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  13. fred page says:

    It would have been impossible for Cromwell to have risen from such lowly beginnings without exceptional talent. As a British republican, I can only wonder at the esteem held for the Royals of Europe following their hideous history.
    This tyrant executed or at least ordered the death of over 60,000 people during his reign of terror.
    I don’t know if there is a heaven and hell but I’ll tell you this much.
    If there is then ‘Old Nick’ must have made a nice few quid melting down the crowns and coronets of these despots.
    In 1066 one bunch of Scandanavian ganger thugs defeated another bunch of Scandanavian ganger thugs after which the victor ‘William the Bastard’ carved up our country and divided it amoungst his mates, thus forming the basis of our aristocracy, the legacy of which we still live with today.
    Cromwell like his namesake and relative Oliver were of course men of their times but at least they came from common folk who rose via ability , not birth, and constructed the basis of our democracy.

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  14. Tim says:

    I hope Cromwell died a nice slow pain fill death. No mercy just pain……

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  15. Tim says:

    I hope Cromwell died a nice slow pain fill death. No mercy just pain……

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    Marco Reply:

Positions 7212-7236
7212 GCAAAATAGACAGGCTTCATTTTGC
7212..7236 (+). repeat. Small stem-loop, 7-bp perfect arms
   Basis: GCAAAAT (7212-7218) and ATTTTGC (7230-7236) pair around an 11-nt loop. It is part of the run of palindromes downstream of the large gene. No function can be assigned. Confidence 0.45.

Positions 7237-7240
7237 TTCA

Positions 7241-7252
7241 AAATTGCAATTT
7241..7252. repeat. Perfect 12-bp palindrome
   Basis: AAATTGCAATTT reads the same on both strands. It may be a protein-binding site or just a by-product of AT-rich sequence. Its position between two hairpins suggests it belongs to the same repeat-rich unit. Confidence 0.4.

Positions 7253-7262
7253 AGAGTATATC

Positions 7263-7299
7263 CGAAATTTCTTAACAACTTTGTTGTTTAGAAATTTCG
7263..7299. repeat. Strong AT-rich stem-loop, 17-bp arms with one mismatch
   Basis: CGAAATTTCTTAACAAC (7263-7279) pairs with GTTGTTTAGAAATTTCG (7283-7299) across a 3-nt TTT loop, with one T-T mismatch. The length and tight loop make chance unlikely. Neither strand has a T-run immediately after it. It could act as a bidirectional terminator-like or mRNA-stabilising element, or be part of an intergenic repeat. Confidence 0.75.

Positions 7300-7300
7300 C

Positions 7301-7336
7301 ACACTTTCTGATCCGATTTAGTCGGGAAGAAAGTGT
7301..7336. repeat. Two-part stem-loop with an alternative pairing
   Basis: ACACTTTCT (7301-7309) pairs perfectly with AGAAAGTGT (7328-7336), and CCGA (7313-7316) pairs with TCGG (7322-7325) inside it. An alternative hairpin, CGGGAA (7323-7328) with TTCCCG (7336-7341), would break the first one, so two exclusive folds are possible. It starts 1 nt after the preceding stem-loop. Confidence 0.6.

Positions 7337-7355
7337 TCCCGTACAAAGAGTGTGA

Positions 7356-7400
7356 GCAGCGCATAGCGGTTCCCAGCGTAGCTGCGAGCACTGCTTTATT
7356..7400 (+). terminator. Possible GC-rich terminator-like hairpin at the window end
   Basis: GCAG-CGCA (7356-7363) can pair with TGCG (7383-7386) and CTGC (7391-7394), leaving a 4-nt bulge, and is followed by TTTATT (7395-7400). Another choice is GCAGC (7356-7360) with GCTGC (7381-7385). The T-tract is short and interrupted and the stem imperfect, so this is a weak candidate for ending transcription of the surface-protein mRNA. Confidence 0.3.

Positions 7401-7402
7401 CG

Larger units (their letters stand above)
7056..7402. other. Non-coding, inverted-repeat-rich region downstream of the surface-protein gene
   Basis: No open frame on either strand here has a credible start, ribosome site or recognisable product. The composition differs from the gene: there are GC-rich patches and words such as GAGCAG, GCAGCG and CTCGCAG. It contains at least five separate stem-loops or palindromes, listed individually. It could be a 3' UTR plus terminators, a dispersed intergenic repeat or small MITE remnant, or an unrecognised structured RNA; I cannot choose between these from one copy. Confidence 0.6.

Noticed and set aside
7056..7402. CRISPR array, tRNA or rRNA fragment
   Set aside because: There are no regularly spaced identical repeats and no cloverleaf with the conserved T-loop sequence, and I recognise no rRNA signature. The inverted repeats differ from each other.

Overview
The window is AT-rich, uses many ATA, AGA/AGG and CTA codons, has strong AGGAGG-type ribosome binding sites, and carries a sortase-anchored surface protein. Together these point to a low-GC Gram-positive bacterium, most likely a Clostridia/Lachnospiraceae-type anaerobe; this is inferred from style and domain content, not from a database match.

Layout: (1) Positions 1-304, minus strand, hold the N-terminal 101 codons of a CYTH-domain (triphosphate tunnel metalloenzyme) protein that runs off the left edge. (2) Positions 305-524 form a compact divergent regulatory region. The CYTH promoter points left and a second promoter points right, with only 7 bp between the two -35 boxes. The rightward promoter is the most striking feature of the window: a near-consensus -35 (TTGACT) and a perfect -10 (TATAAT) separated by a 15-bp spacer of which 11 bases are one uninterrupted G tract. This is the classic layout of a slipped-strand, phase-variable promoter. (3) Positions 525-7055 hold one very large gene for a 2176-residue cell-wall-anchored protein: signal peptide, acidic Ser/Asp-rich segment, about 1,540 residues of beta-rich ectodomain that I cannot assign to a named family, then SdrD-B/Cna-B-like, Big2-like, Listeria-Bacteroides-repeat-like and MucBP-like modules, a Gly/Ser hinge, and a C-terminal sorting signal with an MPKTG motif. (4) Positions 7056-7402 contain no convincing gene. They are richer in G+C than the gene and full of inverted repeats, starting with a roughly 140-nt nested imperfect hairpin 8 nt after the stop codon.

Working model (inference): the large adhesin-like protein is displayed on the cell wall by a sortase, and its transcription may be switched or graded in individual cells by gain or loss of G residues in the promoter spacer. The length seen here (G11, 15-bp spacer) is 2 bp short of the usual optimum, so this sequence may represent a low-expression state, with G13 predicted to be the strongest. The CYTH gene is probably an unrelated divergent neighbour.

Foolish Tim. I, for that matter, question the intellect of people that use your kind of words. You must be a youngster, still wet behind the ears and hiding behind mommy’s skirt.

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  16. Tim says:

    I hope Cromwell died a nice slow pain fill death. No mercy just pain……

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  17. Tim says:

    I hope Cromwell died a nice slow pain fill death. No mercy just pain……

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    Nationalist Reply:

    Yes my friend :) May this ******* ******* [edited] Thomas Cromwell rot in Hell for ever!!!I am very glad he got beheaded!!

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    Claire Reply:

    Nationalist,
    Whatever your opinion of Thomas Cromwell, please can you refrain from using offensive words on this blog – thank you so much.

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  18. Tom says:

    Fred up there obviously suffers from class envy and is clearly a socialist. Probably a blue collar type. He needs to bone up on his history, however, because it is considerably flawed.

    The UK is not a democracy nor should it be. Democracies are evil by their very nature. It’s a code word used by socialists to undermine the status quo. Shame, shame.